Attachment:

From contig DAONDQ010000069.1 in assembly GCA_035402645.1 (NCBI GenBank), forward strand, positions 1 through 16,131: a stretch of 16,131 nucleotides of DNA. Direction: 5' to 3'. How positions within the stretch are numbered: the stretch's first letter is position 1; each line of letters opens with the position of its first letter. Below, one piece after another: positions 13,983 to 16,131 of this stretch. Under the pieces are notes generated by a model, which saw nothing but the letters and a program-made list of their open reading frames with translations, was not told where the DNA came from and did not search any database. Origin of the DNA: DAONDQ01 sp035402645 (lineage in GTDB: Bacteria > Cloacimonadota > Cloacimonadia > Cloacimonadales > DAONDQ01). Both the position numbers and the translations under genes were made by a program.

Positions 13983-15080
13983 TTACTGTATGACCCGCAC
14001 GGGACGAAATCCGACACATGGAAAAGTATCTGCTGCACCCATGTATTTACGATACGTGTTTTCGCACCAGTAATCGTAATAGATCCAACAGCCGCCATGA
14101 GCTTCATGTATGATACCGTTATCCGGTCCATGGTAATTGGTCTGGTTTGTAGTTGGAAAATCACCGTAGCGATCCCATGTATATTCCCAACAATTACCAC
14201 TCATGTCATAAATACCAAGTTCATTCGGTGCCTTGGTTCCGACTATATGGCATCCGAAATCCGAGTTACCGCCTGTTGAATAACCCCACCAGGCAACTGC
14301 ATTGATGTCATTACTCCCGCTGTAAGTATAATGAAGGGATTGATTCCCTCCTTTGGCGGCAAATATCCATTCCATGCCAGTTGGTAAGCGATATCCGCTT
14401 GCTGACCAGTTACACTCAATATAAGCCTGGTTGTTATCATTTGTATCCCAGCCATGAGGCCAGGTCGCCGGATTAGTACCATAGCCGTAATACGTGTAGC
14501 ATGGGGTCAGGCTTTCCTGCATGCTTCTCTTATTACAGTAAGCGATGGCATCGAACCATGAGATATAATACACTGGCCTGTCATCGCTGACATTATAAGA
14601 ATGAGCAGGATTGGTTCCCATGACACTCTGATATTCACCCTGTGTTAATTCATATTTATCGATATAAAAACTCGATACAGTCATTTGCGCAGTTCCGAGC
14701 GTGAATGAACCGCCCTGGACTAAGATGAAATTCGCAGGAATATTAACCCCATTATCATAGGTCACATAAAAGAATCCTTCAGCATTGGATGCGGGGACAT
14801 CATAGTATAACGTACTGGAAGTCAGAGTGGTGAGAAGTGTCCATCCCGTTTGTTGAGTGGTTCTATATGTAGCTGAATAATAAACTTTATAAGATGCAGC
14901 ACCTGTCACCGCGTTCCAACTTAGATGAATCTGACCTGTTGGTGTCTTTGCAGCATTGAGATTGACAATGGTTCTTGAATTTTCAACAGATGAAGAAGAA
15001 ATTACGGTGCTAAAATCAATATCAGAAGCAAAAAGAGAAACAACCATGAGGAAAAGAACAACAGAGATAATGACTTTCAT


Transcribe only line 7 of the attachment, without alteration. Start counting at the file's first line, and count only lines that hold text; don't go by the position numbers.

14301 ATTGATGTCATTACTCCCGCTGTAAGTATAATGAAGGGATTGATTCCCTCCTTTGGCGGCAAATATCCATTCCATGCCAGTTGGTAAGCGATATCCGCTT